This week the Welsh Government announced an exciting series of pilots on flexible voting – trialling, for the first time, new ways to make it easier for Welsh voters to access the ballot box.
Since 1931 every UK General Election has been held on a Thursday and typically local elections and elections to our devolved parliaments and administrations have followed suit. There are a number of reasons for this, including one commonly cited being that it was traditionally market day in many towns. Yet, just because something has traditionally been done one way doesn’t mean that this is necessarily the right way to do it now.
Now four local authorities in Wales will be using the local elections in May to trial new ways for voters to access the ballot box. The pilots will be testing whether voting on different days and in different places might make it easier for people to vote.
Early voting trials in Wales
In Blaenau Gwent, the Ebbw Vale Learning Zone (a local college) will be used as an advanced polling station for early voting on the Tuesday and Wednesday ahead of the election, which all residents in the county will be able to access. This will include students of the college, who are above the age of 16.
In Bridgend, some wards where there has traditionally been low turnout will be given the option to vote early. In these areas polling stations will be open on the Tuesday and Wednesday before election day. A school in the area will also have an advance polling station where students will be able to vote.
Weekend voting in Caerphilly and Torfaen
In both Caerphilly and Torfaen council offices in Ystrad Mynach and Pontypool will be used as an advance polling station for all residents of the county on the weekend before election day.
Early voting and weekend voting are common in democracies around the world, so it will be interesting to see how they work for Wales.
These pilots herald an exciting development for Welsh democracy, trialling ideas that ERS Cymru has long called for.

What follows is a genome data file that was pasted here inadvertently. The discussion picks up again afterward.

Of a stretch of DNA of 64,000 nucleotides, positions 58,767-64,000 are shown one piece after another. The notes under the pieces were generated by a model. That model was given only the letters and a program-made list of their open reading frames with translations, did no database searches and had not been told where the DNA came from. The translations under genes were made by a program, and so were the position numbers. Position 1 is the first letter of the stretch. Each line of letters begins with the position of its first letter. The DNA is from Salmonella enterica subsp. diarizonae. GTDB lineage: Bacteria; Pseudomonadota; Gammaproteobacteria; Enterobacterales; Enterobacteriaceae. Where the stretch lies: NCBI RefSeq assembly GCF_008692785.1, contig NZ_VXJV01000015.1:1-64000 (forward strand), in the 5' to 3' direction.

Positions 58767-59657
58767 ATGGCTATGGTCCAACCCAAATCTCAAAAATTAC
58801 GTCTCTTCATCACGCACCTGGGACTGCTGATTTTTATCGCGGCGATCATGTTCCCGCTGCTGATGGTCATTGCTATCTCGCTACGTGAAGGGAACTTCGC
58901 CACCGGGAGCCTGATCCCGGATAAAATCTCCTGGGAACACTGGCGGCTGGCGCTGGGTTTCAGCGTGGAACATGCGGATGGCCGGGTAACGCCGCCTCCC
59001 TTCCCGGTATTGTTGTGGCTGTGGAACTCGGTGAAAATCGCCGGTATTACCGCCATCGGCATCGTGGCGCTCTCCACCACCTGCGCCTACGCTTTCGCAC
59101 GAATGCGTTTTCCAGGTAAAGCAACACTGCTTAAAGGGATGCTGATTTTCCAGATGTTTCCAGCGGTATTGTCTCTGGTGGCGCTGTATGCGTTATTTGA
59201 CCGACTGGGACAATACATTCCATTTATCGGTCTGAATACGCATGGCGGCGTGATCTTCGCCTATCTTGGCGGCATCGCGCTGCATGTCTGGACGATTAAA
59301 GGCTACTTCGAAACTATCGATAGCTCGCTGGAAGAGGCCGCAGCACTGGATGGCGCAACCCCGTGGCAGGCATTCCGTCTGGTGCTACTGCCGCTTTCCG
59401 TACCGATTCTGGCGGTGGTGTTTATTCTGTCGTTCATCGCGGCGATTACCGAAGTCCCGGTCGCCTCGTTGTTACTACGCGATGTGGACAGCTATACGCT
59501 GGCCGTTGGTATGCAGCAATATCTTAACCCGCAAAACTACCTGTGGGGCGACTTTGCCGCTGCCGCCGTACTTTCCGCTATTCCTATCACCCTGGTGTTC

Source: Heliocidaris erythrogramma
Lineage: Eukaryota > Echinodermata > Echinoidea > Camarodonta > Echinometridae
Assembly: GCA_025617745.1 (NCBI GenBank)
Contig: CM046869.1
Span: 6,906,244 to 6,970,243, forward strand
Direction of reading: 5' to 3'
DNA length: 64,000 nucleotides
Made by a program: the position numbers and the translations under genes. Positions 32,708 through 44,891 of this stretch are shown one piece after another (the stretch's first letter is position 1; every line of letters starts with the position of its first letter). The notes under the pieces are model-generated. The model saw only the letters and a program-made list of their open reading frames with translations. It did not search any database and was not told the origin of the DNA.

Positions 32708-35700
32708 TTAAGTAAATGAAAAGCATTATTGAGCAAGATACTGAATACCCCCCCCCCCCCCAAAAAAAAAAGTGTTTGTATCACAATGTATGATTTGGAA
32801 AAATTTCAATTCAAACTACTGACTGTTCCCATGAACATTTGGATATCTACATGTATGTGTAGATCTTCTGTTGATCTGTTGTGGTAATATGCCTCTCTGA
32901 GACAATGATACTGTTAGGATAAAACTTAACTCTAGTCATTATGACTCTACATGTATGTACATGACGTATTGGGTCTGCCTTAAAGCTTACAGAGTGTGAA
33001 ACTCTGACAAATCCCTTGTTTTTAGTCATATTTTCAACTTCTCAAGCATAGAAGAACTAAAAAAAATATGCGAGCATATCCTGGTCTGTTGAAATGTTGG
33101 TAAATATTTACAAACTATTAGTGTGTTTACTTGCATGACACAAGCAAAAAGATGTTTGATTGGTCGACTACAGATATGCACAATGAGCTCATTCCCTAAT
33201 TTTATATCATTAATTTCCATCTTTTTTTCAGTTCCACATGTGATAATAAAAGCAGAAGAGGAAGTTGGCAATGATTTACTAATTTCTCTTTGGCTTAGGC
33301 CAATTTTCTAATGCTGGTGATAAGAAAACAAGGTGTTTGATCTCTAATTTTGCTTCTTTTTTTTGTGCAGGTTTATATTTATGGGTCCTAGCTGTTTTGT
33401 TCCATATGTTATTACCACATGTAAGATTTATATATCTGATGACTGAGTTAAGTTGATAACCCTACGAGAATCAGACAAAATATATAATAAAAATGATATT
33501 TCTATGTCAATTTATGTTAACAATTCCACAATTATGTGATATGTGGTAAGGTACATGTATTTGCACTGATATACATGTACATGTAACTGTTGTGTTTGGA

Just last year we saw the franchise in Wales extended for the first time for Senedd elections, allowing every resident of Wales above the age of 16 to cast their vote. This now also applies to local elections meaning 16 and 17 year olds and all foreign nationals resident in Wales will be able to cast their vote in May.
But we know that extending the franchise alone doesn’t guarantee that people will turn up to vote. To do that we need to look at removing barriers from our democracy and creating opportunities that make it easier for people to vote.
It’s not just the newly enfranchised who need encouragement to vote either. At the last local elections in 2017 turnout was 41%. Turnout for Senedd elections has never hit 50%. Overhauling and improving Welsh democracy is a big task.
We know that we have to do more to tackle Wales’ democratic deficit and the pilots look set to be the first step in a big emphasis on this within Wales. The Counsel General, Mick Antoniw, spoke about this at a Fair Vote fringe at Welsh Labour conference recently. He made the point that the pilots would play a role in showing the mechanics of how things like early voting and digital registers might work, ahead of more detailed legislation next year.
These flexible voting pilots could be part of that picture, alongside better political education in schools and stronger public information campaigns. This feels like a really exciting time for innovation in our elections, bringing democracy much closer to where it should be in 2022.
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